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Top 5 Personal Finance Books for Beginners

The most important factor in anyone’s arsenal is knowledge. These are my Top 5 Personal Finance Books for Beginners.

It is important to note that these are books on Finance – saving and managing money, not on how to invest that money. Before you can start your investing, you need to have money to invest. The best way to do this is to get your finances in order and these books will help you get in the best financial shape of your life.

My Top 5 personal finance books for beginners

I’ve personally read each of these books and I’ve given an honest opinion below.

1. The Barefoot Investor – Scott Pape

This is one of my personal favourite self-help financial books. Scott is somewhat of an icon in Australia and it shows through the number of followers he has. His book is straight-forward and doesn’t mince words. He follows very simple rules that apply to everyone, no matter the stage of their financial journey.

He acknowledges that you don’t have to cut everything out of your life and live on beans and rice. He provides practical advice and a logical path and what you will need to do in order to succeed in those steps. One of the things I found that worked really well was the concepts of buckets and date nights. The latter being one night a month where you (and your partner) grab some wine, have a nice dinner and talk about your financial situation and how you’re tracking. Two keys things in getting your financial affairs in order are communication and support. The date night helps both of these items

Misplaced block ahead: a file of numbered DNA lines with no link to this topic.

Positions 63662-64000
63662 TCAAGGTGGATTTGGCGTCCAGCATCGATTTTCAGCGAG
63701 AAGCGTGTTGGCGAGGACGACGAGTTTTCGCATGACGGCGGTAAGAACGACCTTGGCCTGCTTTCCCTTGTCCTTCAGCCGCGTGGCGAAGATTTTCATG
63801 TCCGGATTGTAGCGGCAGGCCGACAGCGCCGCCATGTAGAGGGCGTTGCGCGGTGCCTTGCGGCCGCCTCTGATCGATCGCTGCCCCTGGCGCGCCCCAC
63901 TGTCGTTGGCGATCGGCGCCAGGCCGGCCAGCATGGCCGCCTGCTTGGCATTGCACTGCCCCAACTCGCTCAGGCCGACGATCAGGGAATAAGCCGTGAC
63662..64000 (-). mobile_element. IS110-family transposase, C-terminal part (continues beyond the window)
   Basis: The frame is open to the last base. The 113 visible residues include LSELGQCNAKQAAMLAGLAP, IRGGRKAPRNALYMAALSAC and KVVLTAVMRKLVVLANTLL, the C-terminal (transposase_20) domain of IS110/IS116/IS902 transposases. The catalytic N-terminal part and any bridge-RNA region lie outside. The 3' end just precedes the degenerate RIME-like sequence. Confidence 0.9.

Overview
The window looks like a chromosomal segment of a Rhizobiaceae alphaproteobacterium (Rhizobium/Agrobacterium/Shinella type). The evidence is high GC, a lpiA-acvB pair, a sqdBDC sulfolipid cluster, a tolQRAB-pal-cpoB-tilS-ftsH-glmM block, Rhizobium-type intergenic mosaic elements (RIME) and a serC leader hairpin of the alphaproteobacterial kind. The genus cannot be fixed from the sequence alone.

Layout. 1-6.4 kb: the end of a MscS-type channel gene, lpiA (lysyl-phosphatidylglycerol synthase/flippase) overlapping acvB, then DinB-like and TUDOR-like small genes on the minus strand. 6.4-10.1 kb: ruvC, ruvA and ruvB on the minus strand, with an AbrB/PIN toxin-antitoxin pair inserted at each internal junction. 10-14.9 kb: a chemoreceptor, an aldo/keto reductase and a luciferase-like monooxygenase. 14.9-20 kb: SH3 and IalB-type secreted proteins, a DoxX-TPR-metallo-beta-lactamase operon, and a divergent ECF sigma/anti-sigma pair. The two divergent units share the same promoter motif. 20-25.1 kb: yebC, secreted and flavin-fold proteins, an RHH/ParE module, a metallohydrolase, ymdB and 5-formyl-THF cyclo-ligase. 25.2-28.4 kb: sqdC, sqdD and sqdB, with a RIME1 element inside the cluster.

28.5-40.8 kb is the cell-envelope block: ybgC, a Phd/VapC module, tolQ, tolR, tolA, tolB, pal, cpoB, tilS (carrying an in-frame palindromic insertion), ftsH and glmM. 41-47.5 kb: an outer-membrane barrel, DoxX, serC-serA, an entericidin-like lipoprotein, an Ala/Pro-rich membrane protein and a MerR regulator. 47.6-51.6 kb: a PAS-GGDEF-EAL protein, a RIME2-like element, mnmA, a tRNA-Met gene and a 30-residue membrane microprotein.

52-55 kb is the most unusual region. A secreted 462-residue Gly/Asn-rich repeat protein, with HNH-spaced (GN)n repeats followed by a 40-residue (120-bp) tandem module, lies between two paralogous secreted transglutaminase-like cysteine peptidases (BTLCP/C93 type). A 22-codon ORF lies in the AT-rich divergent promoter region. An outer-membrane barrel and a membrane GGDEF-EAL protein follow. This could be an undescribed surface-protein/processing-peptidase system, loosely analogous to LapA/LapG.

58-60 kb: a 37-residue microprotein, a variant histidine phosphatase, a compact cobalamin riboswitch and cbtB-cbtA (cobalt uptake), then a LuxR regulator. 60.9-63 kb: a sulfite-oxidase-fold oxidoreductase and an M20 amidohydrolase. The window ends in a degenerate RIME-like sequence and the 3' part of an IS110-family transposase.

What I liked and disliked about the book The Barefoot Investor

The thing I liked about the book the most is how easy it is to understand. Scott doesn’t use fancy words and actually takes the time to go over what this or that means and gives actual examples of how you can use it in the real world. The process he follows is very simple and logical – you’ll see this formula on 99% of the financial blogs and books out there.

  • Short term emergency fund
  • Eliminate debt
  • 3-6 months of living expenses
  • Increase wealth (or something along those lines)

The book isn’t tailored at a single demographic, rather it can be amended to whatever your situation and lifestyle. He does have a book aimed at families and getting their kids involved – which can be bought here.

One aspect that didn’t really appeal to me was that he didn’t really go into eliminating debt to the level that I was after. I felt that I wanted a bit more detail on the types of debt and the different methodologies you can use to eliminate debt.

Overall, it was an excellent read and really reinforced all I have learned in my financial journey.

4.5 out of 5 stars

2. Personal Finance: A Practical Guide – Michael Taillard

Personal Finance: a Practical Guide is a book by economics expert Michael Taillard. Michael Taillard is a researcher and former university economics instructor. His received his PhD in Financial Economics and has degrees in International Economics and International Finance. So the bloke knows his stuff.

I was gifted this book by a relative who was following Michael’s research in financial economics. I found that the book does an excellent job of covering everything you need to know about managing your financial life. Although he does go into some detailed analysis I found that the overall flow and readability for the book inconsistent throughout. It’s full of practical advice on how to get the most out of your money and insight into how to save and earn without sacrificing too much.

He breaks the book into the following pieces

  • Make your money work for you by matching your spending and investments to your values
  • Control your spending behaviour by gathering and tracking financial information efficiently